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Lawmakers support, with some caveats, Trump’s withdrawal from Russian nuclear weapons treaty

President Trump announced on Friday the U.S. would withdraw — but he left the door open to salvaging the pact

President Donald Trump arrives to the Capitol to attend the Senate Republican policy luncheons on Jan. 9, 2019. (Tom Williams/CQ Roll Call file photo)
President Donald Trump arrives to the Capitol to attend the Senate Republican policy luncheons on Jan. 9, 2019. (Tom Williams/CQ Roll Call file photo)

Lawmakers from both parties and U.S. military officials are expressing support — with some caveats — for President Donald Trump’s Friday decision to withdraw from a nuclear weapons treaty with Moscow.

Trump announced on Friday the U.S. would withdraw — but he left the door open to salvaging the pact. 

There long has been bipartisan frustration with the Putin government.  In recent years, U.S. military and intelligence officials confirmed that Russia deployed a type of cruise missile in violation with the longstanding arms control accord. Lawmakers indicated that action should be taken to call out Russia, but expressed concern that withdrawing from the treaty without a new plan to control Russian aggression could have negative consequences.

The United States and Russia signed the Intermediate-Range Nuclear Forces Treaty, known as INF,  in 1987. It bans ground-launched cruise missiles with capabilities of traveling between 500 and 5500 kilometers.

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“Tomorrow, the United States will suspend its obligations under the INF Treaty and begin the process of withdrawing from the INF Treaty, which will be completed in 6 months unless Russia comes back into compliance by destroying all of its violating missiles, launchers, and associated equipment,” Trump said Friday in a statement.

NATO Secretary General Jens Stoltenberg issued a statement Friday saying the transatlantic organization “fully supports the U.S. suspension and notification of withdrawal from the treaty” because “Russia is in material breach.”

Senate Foreign Relations ranking member Robert Menendez, D-N.J., agreed in a statement that Moscow has “brazenly violated the INF treaty and has been unwilling to take the steps necessary to come back into compliance.”

“Through its actions, the Kremlin bears responsibility for the degradation of the Intermediate-range Nuclear Forces Treaty,” Menendez said. “Throughout this process, however, I have had serious concerns that the Trump administration lacks a coherent strategy to address the threat new Russian cruise missiles pose to the interests of the United States and those of our allies. President Trump clearly lacks an appreciation or understating of the importance of arms control treaties and today’s withdrawal is yet another geostrategic gift to Vladimir Putin.”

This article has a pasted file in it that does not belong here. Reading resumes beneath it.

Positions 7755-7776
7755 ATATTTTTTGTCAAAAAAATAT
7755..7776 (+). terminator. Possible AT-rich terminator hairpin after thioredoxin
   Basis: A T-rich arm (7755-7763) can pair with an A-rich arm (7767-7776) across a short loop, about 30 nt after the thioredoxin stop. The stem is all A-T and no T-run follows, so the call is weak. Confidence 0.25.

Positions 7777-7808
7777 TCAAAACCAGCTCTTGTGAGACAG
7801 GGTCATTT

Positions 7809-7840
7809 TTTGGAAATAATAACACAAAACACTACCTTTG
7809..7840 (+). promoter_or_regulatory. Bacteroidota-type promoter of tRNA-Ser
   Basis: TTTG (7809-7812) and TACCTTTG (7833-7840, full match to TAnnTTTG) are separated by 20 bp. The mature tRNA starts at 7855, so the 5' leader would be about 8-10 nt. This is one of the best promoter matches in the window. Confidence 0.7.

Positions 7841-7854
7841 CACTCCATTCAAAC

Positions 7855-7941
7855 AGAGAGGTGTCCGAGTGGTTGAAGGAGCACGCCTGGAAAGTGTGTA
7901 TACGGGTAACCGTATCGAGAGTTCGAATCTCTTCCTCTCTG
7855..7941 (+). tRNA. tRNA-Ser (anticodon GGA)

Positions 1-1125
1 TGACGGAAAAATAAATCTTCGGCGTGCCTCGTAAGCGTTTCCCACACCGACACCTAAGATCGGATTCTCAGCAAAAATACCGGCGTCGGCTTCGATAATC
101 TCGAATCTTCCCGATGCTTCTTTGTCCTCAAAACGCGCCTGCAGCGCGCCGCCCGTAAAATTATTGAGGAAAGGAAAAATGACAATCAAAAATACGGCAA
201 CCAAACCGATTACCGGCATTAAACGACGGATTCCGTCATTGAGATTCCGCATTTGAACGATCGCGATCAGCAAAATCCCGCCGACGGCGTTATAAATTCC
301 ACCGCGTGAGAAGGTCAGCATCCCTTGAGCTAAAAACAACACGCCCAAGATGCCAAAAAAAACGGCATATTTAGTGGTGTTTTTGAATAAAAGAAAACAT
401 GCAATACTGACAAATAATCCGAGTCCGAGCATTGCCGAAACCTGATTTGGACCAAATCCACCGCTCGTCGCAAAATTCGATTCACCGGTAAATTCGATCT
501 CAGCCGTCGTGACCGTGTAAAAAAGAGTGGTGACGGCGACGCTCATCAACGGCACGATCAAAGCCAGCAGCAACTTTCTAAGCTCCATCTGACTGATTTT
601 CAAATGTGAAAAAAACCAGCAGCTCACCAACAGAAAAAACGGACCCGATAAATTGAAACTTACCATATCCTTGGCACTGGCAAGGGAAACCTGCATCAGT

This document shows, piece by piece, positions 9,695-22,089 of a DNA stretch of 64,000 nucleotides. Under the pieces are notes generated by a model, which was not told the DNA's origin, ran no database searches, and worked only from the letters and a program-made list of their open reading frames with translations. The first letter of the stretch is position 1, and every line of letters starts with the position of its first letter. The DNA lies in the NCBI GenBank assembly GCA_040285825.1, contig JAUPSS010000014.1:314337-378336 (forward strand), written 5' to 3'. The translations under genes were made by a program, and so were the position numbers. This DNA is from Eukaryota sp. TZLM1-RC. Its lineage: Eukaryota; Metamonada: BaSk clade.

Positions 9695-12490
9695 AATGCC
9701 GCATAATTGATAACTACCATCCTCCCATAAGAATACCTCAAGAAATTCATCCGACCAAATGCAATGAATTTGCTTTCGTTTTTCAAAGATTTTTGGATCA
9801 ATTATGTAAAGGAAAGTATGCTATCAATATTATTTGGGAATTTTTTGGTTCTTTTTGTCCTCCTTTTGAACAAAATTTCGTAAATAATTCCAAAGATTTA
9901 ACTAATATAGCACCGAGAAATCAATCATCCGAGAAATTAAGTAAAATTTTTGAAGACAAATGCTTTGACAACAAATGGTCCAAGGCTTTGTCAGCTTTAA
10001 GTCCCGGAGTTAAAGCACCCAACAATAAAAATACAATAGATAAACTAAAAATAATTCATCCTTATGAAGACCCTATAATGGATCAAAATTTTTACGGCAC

On a briefing call with reporters, a senior Trump administration official offered a warning: “This is Russia’s last chance.”

“We have showed remarkable unity in our alliances to try to return Russia to compliance,” the senior official said, acknowledging “we have little to show for it.”

“Russia will have this chance, if they are interested in preserving the treaty,” the senior official told reporters.

The senior official said Trump wants warmer relations with Russia, but “it takes two to Tango,” saying Putin’s actions suggest he is not interested in the same.

“We are only pursuing conventional options right now,” the senior administration official said, calling the notion the administration wants to start producing new nuclear arms a “Russian lie.”

Two senior administration officials who briefed reporters used the same word to describe Russia’s attitude about getting in compliance: “refusal.”

Senior administration officials also pushed back on the notion that withdrawing from the treaty would set off a new arms race with Moscow.

Speaker Nancy Pelosi’s office released a statement saying withdrawal from the treaty could risk negative consequences. 

“Russia’s brazen noncompliance with this treaty is deeply concerning, but discarding a key pillar of our nonproliferation security framework creates unacceptable risks,” Pelosi said. “The Administration should exhaust every diplomatic effort and work closely with NATO allies over the next six months to avoid thrusting the United States into a dangerous arms competition.” 

Sen. Tom Cotton, R-Ark., cheered the president’s decision to withdraw from the treaty, saying out that the Russians have violated the treaty for years and China has stockpiled “thousands of missiles.”

“Withdrawing from the INF Treaty is a good start; now this action must be backed by American firepower,” Cotton said in a statement posted to Twitter.

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